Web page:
She Cranes World Cup Triumph Reignites Calls to Prioritize Netball in Budget Allocation

The national netball team, the She Cranes, received a warm reception Monday evening after their impressive performance at the Netball World Cup in South Africa. The team secured a commendable fifth-place finish, emerging as the top-performing African nation in the tournament.

Marking their third consecutive appearance on the global stage, the She Cranes outplayed the hosts, South Africa, in a decisive match that determined the fifth-place finish courtesy of exceptional performances by star players such as Mary Nuba and Margret Baagala, as well as the collective efforts of the entire team.

The She Cranes arrived on Monday evening at Entebbe International Airport before being hosted at a celebratory dinner at Kampala Serena Hotel where several figures from the government and devoted netball enthusiasts gathered to share in the team’s success.

However, as each of the speakers took the microphone to address the gathering, a recurring theme echoed throughout their messages—the call for the government to harmonize sports funding, with a particular emphasis on bolstering netball funding.

Over time, several sports administrators have pointed out gaps in the government’s sports funding criteria, while others have consistently advocated for prioritizing funding for sports disciplines that yield notable results. This trend began with athletics, followed by boxing, and now, netball.

While unveiling the 2023/2024 financial year budget, the sports subsector’s funding saw an increase to 48.9 billion Shillings. But, it is the Federation of Uganda’s Football Associations (FUFA) that once again secured a lion’s share of around 17 billion Shillings, while netball received a paltry Shillings 300million. The She Cranes Head Coach Fred Mugerwa couldn’t hide his emotions while addressing the guests who cheered him on.

He said that while Ugandans are happy with the current results, he reflected on the potential for even greater success if the She Cranes were provided with the necessary resources and support, akin to the globally renowned netball powerhouses.

In the midst of their preparations, the She Cranes encountered the challenge of securing a fitting training venue, which saw them spend at least three weeks at the Kamwokya Sports Complex, where they faced the blistering sun on fair days and endured suspended training sessions when rain transformed the court into a treacherous surface.

Adding to their trials, the team encountered fierce competition to access the bustling MTN Indoor Arena, which is perpetually booked by a multitude of other sporting disciplines. This prompted the She Cranes to ultimately opt for the Nakirebe Sports Complex, a decision that necessitated a daily pilgrimage of 50 kilometers from Lubowa to Mpigi for their training regimen.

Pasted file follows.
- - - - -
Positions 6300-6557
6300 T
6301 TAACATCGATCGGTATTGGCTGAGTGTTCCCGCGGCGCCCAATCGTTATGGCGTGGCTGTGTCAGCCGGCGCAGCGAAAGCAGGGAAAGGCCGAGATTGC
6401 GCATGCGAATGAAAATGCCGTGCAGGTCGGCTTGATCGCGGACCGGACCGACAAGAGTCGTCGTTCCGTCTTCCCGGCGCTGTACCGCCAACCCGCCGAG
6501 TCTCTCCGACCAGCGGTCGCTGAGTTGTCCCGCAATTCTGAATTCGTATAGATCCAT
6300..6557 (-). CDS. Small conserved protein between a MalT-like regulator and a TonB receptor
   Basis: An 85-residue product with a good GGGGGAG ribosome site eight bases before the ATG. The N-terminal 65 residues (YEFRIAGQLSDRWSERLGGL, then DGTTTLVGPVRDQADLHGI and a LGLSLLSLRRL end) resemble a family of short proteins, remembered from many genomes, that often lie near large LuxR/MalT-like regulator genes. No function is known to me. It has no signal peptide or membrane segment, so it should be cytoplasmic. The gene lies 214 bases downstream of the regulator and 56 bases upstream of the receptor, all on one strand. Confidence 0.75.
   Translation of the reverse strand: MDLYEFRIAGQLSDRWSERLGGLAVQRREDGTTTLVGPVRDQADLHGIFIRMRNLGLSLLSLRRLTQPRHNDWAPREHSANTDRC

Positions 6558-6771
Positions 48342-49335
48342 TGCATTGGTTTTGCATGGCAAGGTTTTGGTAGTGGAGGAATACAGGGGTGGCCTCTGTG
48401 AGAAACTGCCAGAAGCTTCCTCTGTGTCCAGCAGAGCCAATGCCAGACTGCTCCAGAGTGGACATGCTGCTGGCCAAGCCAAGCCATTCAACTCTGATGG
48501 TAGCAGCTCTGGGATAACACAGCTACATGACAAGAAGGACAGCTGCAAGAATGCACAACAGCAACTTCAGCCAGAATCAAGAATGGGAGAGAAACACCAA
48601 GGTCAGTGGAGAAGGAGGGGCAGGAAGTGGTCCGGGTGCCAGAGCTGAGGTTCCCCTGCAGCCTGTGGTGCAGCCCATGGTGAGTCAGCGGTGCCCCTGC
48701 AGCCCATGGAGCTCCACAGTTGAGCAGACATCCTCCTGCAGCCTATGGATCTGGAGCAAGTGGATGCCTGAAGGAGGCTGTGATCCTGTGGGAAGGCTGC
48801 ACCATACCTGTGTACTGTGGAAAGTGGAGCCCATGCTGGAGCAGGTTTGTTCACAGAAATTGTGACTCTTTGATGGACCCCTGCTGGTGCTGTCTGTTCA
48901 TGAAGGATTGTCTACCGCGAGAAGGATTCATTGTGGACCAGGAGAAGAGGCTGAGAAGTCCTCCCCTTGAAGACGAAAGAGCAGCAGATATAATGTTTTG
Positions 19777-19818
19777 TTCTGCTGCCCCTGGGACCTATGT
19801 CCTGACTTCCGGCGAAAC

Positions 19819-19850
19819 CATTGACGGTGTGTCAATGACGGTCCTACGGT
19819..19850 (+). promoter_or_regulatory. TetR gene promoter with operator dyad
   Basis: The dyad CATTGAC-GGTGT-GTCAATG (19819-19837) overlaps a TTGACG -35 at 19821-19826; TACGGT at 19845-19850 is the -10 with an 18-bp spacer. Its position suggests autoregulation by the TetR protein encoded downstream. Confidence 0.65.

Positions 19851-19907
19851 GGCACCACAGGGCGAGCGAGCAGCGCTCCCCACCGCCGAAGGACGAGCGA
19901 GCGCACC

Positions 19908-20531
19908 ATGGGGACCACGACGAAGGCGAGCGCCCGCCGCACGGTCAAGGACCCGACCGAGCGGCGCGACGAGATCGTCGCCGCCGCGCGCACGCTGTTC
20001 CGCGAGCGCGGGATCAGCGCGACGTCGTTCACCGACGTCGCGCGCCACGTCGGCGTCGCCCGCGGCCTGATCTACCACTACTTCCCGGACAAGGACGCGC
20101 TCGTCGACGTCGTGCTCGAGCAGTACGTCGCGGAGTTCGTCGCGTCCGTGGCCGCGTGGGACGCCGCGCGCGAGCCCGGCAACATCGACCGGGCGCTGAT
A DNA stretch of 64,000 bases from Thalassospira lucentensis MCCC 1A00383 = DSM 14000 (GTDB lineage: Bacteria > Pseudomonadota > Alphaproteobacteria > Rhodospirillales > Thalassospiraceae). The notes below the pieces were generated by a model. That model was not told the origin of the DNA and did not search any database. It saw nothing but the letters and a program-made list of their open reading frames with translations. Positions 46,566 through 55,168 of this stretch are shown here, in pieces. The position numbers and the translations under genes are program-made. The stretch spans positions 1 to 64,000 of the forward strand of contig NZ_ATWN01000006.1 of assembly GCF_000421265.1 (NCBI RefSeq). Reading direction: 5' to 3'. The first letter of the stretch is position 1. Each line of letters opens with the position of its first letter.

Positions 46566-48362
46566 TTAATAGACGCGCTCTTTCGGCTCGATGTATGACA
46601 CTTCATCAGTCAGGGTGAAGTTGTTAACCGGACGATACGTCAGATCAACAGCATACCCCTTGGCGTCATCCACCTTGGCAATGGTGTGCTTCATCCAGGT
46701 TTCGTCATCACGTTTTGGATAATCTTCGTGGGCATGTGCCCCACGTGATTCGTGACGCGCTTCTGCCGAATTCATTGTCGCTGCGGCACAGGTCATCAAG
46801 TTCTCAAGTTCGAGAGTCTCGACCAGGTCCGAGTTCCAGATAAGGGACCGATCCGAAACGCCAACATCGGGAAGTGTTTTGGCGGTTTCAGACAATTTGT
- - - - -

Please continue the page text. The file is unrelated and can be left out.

Speaking to URN on the sidelines, the official Uganda Netball Federation- UNF President Sarah Babirye Kityo who has for long been critical of the National Council of Sports alleged unfair funding practices towards sports federations. She said that the current amount that the sports subsector receives could be adequate if it were allocated in alignment with its intended objectives.

Drop in rankings 

The newest netball rankings published by the International Netball Federation saw Uganda’s ranking drop to the eighth position. Tonga has overtaken Uganda, further continuing the decline that started last year when Malawi overtook Uganda and secured the sixth spot. This was so because She Cranes has not participated in any ranking games since November 2022.

This saga started when the local netball Federation was compelled to withdraw the She Cranes from the world cup qualifiers because they did not have funds to facilitate the team.  

Subsequently, the International Netball Federation- INF imposed a USD 5,000 fine which they had to pay before taking part in any ranking games recognized by the INF which kept the She Cranes out of action since November last year.

According to world netball, for a country to accumulate points in the latest rankings, it must have played six International Netball-sanctioned matches from the last time of rankings, to the newest ranking time. As a result, they have been unable to accumulate any points to improve their rankings after failing to play any match since November 2022.

Kityo told URN that while the She Cranes’ world cup triumph, could have a significant improvement in their rankings, they will drop if they continue skipping international competitions.

Responding to queries, State Minister for primary education, Joyce Moriku Kaducu said that the government is committed to having excellent facilities to ensure the competitiveness and proper recruitment of young players. “We will put in more money, our wish is to ensure that we have excellent facilities for sports, especially netball,” she said.

On whether netball deserves better funding, Kaducu noted that while football has historically taken the forefront, it is now time to extend recognition to netball, given its evident success.

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